Underweight. Fragile. Resilient. Our NICU nursing staff treats patients with these qualities every single day.So when Sandar, a newborn Bornean orangutan at Zoo Atlanta, displayed those signs, zoo officials turned to Children’s for help. The baby orangutan was not nursing well, losing weight and had been removed from his mother. The vet and one other helper had been working with him, and they were exhausted.
Our NICU nurses rallied, volunteering to help by setting up a schedule, undergoing training and caring for him 24/7. We worked 4- to 8-hour shifts, sharing our wisdom and expertise to care for the newborn. We felt privileged to help and participate. Our nurses gave so much love and care to Sandar. He was no different than any of our other patients—well, maybe just a little furrier.
Sandar struggled to maintain a normal body temperature and needed to have a feeding tube inserted in his nose so he got the right amount of calories. The volunteer NICU nurses made every effort to ensure the schedule to care for Sandar was always full. You might think it would be a challenge to find people to share their personal time, but we had 16 nurses on the volunteer schedule and at least 25 more were willing to help. Our commitment allowed Zoo Atlanta staff more time to focus on the veterinary care of the newborn—and all the other animal patients.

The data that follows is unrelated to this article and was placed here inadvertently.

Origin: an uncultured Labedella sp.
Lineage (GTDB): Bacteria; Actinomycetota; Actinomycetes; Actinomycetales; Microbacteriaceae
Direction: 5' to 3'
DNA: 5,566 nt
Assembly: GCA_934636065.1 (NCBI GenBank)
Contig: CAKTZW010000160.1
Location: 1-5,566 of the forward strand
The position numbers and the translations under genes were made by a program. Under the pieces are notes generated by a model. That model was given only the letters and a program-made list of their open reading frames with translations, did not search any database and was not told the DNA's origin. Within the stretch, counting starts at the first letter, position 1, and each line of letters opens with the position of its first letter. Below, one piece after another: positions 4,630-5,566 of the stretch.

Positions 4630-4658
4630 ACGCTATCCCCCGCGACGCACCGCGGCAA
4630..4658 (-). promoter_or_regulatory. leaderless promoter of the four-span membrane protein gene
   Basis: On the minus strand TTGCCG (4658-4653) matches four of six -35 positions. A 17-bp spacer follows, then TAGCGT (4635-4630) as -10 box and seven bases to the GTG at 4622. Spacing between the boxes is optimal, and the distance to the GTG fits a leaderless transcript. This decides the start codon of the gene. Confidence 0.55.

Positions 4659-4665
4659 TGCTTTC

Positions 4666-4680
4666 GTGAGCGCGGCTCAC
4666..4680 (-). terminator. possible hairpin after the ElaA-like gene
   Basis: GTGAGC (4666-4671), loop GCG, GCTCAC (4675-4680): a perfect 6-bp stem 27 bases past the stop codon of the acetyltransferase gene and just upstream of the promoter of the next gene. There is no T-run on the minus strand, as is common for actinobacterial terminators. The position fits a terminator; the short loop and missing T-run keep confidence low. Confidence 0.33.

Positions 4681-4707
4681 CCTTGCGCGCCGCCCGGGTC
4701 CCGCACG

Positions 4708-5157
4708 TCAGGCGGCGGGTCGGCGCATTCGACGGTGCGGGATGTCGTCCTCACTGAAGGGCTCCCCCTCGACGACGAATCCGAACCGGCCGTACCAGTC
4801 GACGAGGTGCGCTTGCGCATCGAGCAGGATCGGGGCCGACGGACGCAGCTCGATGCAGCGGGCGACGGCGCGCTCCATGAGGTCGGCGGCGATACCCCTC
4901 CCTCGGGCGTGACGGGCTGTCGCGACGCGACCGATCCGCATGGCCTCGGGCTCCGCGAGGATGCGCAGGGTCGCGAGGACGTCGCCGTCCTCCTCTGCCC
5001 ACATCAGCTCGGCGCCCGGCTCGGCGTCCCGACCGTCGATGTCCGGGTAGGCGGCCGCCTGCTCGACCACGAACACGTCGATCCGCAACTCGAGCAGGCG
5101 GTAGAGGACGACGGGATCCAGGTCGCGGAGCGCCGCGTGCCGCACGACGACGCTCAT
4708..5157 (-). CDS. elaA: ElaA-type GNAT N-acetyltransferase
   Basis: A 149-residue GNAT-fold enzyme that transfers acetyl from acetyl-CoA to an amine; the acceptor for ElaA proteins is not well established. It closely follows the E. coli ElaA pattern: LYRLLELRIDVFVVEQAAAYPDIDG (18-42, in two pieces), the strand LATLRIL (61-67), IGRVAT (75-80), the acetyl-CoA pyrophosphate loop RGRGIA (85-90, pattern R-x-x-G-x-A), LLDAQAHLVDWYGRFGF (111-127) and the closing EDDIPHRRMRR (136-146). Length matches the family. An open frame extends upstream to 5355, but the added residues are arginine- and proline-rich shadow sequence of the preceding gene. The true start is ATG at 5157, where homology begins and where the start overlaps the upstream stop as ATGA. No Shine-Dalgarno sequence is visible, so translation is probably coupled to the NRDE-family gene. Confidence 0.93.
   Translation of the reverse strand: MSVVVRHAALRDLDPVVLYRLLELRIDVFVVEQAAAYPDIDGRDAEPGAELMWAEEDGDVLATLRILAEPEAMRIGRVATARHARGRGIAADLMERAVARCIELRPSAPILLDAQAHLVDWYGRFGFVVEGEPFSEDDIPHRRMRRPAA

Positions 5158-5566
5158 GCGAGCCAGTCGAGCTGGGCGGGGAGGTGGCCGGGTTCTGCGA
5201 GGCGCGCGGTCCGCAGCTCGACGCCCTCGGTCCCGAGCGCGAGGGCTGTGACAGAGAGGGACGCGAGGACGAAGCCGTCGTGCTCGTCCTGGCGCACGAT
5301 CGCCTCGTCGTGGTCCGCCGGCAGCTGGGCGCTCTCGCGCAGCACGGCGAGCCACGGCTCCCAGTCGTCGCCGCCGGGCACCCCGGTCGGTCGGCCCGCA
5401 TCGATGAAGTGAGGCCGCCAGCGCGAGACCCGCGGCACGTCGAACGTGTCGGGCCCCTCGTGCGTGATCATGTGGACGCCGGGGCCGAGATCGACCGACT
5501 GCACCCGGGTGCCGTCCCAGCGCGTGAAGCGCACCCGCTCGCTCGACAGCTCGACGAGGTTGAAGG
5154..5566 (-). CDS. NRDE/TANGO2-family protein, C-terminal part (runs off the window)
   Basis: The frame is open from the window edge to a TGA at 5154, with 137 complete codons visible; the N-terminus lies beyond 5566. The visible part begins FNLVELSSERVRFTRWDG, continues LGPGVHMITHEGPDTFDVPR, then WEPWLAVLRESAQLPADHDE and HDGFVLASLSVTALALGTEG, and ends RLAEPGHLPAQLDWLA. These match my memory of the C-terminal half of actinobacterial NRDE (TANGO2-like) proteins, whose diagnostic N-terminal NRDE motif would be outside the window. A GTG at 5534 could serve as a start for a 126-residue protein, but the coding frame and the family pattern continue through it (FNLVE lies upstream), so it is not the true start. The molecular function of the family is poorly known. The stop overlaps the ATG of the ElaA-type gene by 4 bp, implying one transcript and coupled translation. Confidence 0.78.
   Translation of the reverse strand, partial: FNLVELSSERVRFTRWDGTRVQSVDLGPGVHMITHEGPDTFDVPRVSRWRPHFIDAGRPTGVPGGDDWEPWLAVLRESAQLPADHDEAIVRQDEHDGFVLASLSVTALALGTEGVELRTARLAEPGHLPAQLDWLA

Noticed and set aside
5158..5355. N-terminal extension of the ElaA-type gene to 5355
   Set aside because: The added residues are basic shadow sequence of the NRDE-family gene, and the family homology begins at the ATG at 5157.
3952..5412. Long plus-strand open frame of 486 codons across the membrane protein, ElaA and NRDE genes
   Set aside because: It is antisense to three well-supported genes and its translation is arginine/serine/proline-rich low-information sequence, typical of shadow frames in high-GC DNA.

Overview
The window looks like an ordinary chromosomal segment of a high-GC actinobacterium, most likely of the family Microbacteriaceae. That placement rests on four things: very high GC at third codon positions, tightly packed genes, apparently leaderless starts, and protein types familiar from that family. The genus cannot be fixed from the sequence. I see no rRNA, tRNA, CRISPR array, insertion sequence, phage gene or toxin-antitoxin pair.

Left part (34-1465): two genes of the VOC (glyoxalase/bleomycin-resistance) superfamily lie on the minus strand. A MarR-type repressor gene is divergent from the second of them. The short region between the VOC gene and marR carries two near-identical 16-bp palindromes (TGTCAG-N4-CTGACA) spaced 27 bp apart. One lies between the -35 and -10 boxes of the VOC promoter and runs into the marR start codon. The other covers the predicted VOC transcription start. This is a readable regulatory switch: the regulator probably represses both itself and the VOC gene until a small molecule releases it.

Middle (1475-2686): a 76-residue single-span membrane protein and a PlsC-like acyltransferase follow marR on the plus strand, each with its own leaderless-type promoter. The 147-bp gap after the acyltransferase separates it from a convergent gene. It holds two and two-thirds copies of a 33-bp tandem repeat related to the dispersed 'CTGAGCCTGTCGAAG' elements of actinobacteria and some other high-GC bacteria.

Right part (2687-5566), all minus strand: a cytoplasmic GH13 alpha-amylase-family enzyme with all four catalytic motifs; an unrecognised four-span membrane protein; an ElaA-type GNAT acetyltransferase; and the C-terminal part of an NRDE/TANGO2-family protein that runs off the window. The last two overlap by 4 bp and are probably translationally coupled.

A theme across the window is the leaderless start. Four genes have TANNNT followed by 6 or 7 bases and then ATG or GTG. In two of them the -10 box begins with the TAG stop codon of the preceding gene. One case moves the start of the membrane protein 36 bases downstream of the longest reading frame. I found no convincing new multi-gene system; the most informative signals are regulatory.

Sadly, after two months, Sandar passed away, but his presence had such an impact on our staff that he’ll be remembered forever. Whether it’s picking up an extra shift for a colleague or volunteering to watch over a sick orangutan, we love to help each other—and the Atlanta community. We’re a family at Children’s—and families take care of their own.
Chrys Fields and Melissa Goodbread
Staff Nurses, Children’s at Egleston